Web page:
In the beginning I did ask. With every possible improvement, with every positive report, I asked. When the doctors in Gainesville said that Ethan would die within 48 hours, and he didn't, I asked. When we brought him back home from Gainesville, and he was surrounded by friends and family, I asked. I fell asleep asking, after spending 16-hour days at the hospital. I woke up asking.
But the waiting was long. And I was weary. And I was way past disappointed.
Looking back, I think I had become afraid to ask God to wake Ethan up. I think I was afraid to ask for a miracle. I was afraid that if I hoped and asked, and God in His sovereignty chose not to do a miracle in Ethan's body, that my disappointment would cause me not to trust Him.
I had to trust Him.
It was like asking God to wake up Ethan was putting all my eggs into one basket. And if He didn't do it, all my eggs would be broken and I wouldn't have any more eggs.
I would be broken, more than I already was, and there was no room for any more brokenness.
I decided to spread "my eggs" around, and I quit asking.
I was putting my faith in holding onto God, instead of Him holding onto me.
I was putting my faith in my own understanding.
Being afraid to ask, even though I didn't realize it at the time, was believing that His grace would not be sufficient for an answer I didn't want to hear.
I was heart-sick, and heart-sick people aren't always rational. They don't see clearly. They are desperate to protect themselves from any more pain.
I was truly heart-sick.
But then The Healer spoke. . .
"Cheri, look at these men. They don't even know Ethan. Yet they ask and they are believing for him. You are his mother, and you are not asking me to wake up your son."
It was that simple.
No lecture. No scolding. No fireworks or explosions. Just the truth.
God was asking me to trust enough to ask.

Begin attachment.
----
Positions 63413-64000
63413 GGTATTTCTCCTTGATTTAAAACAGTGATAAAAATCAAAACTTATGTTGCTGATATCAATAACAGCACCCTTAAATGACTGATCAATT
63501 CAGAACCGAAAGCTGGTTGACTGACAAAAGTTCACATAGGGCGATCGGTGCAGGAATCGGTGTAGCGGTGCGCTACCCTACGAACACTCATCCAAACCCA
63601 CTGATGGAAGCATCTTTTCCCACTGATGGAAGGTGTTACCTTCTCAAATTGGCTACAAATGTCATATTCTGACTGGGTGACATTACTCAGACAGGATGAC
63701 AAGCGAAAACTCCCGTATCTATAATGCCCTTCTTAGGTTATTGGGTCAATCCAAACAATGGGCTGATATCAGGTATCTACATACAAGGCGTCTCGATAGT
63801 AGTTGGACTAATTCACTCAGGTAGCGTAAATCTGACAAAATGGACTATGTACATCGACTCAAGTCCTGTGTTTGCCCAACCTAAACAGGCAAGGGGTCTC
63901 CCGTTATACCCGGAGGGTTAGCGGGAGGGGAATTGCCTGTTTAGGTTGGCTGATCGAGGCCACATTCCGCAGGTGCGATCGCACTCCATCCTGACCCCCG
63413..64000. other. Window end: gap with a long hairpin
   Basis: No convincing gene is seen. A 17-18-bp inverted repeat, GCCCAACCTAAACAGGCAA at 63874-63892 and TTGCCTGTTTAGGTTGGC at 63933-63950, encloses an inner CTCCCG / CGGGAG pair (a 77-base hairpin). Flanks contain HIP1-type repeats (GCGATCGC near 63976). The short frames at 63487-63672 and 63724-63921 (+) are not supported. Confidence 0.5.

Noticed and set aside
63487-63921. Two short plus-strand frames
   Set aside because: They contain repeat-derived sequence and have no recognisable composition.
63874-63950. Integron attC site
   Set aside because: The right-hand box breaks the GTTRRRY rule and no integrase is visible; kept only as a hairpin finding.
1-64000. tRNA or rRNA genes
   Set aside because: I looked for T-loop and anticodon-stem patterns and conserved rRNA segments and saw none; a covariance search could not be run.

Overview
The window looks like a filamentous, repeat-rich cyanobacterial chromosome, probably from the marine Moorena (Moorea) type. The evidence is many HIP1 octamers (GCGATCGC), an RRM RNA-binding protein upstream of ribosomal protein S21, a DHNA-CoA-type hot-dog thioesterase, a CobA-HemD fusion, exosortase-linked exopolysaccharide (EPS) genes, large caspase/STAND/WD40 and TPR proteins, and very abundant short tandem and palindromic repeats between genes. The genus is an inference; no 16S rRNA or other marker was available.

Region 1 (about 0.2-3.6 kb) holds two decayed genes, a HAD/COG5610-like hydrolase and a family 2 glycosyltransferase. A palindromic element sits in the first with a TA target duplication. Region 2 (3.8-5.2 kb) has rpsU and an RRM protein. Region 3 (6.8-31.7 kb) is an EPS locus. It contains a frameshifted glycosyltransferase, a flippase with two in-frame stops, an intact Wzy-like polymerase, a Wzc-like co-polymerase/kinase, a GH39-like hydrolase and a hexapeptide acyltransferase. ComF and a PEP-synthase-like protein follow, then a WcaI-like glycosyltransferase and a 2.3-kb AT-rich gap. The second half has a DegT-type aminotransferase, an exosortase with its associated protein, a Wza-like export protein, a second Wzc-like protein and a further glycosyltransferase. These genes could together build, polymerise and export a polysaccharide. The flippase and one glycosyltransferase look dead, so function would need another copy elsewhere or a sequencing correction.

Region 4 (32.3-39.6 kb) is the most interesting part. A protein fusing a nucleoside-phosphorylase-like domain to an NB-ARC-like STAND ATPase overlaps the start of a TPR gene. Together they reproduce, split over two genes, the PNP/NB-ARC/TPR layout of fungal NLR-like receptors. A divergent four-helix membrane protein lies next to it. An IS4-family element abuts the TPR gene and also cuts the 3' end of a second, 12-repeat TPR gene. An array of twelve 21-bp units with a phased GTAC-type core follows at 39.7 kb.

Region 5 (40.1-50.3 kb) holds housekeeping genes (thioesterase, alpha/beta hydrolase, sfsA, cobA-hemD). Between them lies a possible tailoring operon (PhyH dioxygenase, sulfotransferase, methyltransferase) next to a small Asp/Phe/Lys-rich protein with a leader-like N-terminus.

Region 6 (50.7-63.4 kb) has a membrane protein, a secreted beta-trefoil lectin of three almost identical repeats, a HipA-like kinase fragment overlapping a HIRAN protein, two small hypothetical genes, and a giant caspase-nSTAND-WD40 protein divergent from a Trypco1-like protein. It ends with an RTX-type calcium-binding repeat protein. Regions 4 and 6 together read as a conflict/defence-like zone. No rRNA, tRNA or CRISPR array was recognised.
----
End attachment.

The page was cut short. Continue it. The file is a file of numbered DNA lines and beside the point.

He was asking me to ask without knowing what the answer would be.
He was asking me once again to trust Him.
And I did.
A few days later, a friend came by who had been faithful to pray for us. She sat on the sofa with me, and asked me what she could pray for during the following week. The only words that came out of my mouth were, "Ask God to wake up Ethan."
Her response was precious. She said, "I did for such a long time, but lately I have been praying for strength and comfort for you, Jim, and Seth. I will pray and ask God to wake Ethan up."
Another friend came by to drop off food and, as she was leaving, I ask her to also pray that God would wake Ethan up. After we both agreed that it was impossible with man, but possible with God, she committed to pray the same prayer.
I didn't predict what God was going to do. I didn't know. All I knew was that I was to ask, and that the One who had called me to ask was good.
God chose to wake Ethan up several weeks later in a most miraculous way. You can read about it here.
Lately it seems like God is asking me the same question that He had asked me in the kitchen that day seven years ago.
"Cheri, why aren't you asking?"
I don't know. Maybe I've become a little heart-sick again.
Would you like to join me in asking God to do another miracle in Ethan's body, and in his spirit?
I'm no longer afraid of broken eggs.
"Hope deferred makes the heart sick,
but a longing fulfilled is a tree of life."
a few days after April 19, 2004, the day our prayers were answered